Sucheta Dalal :Avidly Seeking Wireless Clues From Google
Sucheta Dalal

Click here for FREE MEMBERSHIP to Moneylife Foundation which entitles you to:
• Access to information on investment issues

• Invitations to attend free workshops on financial literacy
• Grievance redressal


You are here: Home » What's New » Avidly Seeking Wireless Clues From Google
                       Previous           Next

Avidly Seeking Wireless Clues From Google  

September 21, 2005

Google keeps marching beyond Internet searching into new markets. Where next? The most intriguing recent guess is free wireless Internet service.


Avidly Seeking Wireless Clues From Google


Google, with deep pockets and seemingly boundless ambition, keeps marching steadily beyond Internet searching into new markets like e-mail, advertising, book searches, a satellite map service, instant messaging and telephony. Where next?


The most intriguing recent guess, based on a few Google experiments, is free wireless Internet service. And there appear to be fascinating hints on several Web pages nestled in Google's site. They describe a new test service called Google Wi-Fi and indicate how to use its wireless desktop software, Google Secure Access.


On one page, the features and terms of the new service are described as answers to questions.


"Is there a fee for using Google Secure Access? No, Google Secure Access is free."


"Where can I go to download Google Secure Access? The program can currently be downloaded at certain Google Wi-Fi locations in the San Francisco Bay area."


Citing those Web pages, Reuters carried an article yesterday saying that Google was preparing to introduce its own wireless Internet service. Later in the day, Reuters distributed a revised version of the article saying that Google had begun a limited test of the wireless service.


Google started two wireless access points in Silicon Valley in July, a spokesman said yesterday, one at a pizzeria and the other at a gymnastics center. Recently, it also talked with San Francisco officials about setting up public wireless networks in the city, where it established a single access point in Union Square last spring with a partner, Feeva.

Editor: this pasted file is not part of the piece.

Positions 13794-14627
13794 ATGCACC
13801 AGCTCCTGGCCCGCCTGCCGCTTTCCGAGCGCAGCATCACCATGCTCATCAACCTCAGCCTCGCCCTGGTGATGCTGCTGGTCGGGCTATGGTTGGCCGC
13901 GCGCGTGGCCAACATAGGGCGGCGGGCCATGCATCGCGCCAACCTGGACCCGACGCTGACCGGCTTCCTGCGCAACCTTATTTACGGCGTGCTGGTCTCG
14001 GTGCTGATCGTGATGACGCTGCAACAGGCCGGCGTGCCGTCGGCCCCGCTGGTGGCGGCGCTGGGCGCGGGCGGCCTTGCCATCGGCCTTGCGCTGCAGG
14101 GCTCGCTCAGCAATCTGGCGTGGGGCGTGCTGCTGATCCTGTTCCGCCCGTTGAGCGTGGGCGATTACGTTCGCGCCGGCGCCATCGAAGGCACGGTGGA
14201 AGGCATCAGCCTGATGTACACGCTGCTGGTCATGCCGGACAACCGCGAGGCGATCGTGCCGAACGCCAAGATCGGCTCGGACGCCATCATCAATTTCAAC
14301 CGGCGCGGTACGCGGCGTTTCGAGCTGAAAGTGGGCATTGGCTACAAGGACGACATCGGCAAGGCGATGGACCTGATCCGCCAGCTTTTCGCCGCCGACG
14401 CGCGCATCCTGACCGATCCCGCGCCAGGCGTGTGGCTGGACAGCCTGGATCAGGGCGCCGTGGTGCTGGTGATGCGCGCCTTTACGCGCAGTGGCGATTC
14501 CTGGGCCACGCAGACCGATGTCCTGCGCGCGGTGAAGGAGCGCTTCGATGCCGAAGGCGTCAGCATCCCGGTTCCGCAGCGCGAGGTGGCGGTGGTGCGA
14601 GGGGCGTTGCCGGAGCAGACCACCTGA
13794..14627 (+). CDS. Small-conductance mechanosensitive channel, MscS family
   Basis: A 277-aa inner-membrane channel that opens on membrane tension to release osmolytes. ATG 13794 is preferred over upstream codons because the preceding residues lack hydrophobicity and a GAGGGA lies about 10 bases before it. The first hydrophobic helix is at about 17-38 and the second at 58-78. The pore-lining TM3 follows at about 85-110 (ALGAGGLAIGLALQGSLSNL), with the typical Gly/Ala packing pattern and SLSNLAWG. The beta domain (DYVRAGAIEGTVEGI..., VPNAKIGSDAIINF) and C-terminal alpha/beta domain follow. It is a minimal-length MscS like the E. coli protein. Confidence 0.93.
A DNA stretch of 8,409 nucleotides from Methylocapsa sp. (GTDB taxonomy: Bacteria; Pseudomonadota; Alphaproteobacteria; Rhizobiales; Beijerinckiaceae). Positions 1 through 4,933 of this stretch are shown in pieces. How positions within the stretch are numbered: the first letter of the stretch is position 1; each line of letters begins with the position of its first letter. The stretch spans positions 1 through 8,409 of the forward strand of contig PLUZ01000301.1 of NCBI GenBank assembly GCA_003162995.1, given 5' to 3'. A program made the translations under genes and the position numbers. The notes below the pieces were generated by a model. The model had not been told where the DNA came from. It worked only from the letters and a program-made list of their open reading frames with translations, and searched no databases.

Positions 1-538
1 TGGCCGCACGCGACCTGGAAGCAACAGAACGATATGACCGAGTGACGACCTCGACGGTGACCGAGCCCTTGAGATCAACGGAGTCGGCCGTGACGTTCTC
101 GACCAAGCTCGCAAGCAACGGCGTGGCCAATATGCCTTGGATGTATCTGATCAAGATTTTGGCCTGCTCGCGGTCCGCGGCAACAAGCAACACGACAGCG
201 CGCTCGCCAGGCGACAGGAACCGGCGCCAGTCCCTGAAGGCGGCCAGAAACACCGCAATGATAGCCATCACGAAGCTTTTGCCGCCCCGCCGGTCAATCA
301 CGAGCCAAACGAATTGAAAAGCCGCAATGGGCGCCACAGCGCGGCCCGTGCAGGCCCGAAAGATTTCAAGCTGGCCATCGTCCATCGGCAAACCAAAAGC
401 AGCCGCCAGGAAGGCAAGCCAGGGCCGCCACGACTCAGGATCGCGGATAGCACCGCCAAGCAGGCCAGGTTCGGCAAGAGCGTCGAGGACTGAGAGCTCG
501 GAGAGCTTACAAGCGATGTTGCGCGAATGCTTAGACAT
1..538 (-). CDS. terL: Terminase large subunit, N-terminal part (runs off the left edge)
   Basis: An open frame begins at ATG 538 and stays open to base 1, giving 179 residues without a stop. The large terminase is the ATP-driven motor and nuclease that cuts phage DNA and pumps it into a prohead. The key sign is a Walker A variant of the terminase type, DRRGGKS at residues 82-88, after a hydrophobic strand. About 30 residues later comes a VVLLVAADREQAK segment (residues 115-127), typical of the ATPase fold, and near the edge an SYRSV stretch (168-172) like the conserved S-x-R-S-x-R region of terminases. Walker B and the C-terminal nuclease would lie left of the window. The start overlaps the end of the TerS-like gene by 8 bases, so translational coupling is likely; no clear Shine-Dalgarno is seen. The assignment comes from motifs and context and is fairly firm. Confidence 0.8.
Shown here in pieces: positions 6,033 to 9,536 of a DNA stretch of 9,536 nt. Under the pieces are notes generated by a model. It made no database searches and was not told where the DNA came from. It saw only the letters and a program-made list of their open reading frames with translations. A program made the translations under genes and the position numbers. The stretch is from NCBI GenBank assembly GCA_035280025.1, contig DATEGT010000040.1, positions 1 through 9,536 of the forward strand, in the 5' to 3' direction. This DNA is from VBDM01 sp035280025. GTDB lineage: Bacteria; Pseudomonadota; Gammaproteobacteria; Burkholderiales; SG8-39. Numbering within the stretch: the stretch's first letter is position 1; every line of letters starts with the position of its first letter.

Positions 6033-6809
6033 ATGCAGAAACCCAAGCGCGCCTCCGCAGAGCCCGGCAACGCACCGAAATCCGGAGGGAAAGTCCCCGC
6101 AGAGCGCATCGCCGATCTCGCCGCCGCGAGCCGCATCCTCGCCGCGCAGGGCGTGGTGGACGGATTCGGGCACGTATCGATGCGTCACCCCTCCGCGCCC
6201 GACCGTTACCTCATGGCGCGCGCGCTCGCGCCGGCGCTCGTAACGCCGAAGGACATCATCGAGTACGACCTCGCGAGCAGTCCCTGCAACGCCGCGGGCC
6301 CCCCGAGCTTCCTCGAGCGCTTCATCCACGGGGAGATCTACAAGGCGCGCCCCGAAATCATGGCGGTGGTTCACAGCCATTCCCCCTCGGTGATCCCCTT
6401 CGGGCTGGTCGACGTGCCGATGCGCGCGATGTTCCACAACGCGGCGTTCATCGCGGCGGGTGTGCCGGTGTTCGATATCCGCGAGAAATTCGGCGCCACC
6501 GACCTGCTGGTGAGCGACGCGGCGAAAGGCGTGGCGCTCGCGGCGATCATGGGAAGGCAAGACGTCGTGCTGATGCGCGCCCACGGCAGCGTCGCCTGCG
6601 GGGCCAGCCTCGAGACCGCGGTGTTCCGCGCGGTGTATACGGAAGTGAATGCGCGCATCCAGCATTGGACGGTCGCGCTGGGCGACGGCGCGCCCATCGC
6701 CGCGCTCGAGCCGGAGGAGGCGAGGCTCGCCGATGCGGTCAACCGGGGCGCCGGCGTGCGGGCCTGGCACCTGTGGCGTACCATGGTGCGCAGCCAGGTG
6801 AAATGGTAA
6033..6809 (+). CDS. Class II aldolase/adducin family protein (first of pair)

Any further plans, a national rollout perhaps? "We have nothing to announce now," the spokesman, Nathan Tyler, said.


The early efforts, Mr. Tyler said, are part of Google's public outreach program and in keeping with the corporate mission to "make the world's information available."


Google is always guarded about new offerings. Its "billionaires with a heart" image - fostered in language and culture by its young founders, Larry Page and Sergey Brin - only serves to make industry analysts and rivals think that some marketing strategy is to be teased out of even the most innocuous pronouncements.


Speculation that Google may be planning free wireless service around the country has been rising. Last month, an article in Business 2.0 said that for the last year, the company had "quietly been shopping for miles and miles of 'dark,' or unused, fiber optic cable across the country," presumably as a step toward building a wireless network.


Such a free wireless service could make business sense, according to John Battelle, author of "The Search," a new book about Google published by Portfolio Hardcover. "It would be another way for Google to sell targeted advertising and burnish its brand," Mr. Battelle said. "And it's very much in the tradition of Google's brand promise - great stuff free."


Having its own wireless service, some analysts said, could reduce the risk Google would face if a big Internet service provider, like AOL, which now generates a lot of Google traffic, fell into the hands of its rival Microsoft. AOL and Microsoft have held talks recently. "Google may want to have more control over its own destiny," said Jordan Rohan, an analyst with RBC Capital Markets.


-- Sucheta Dalal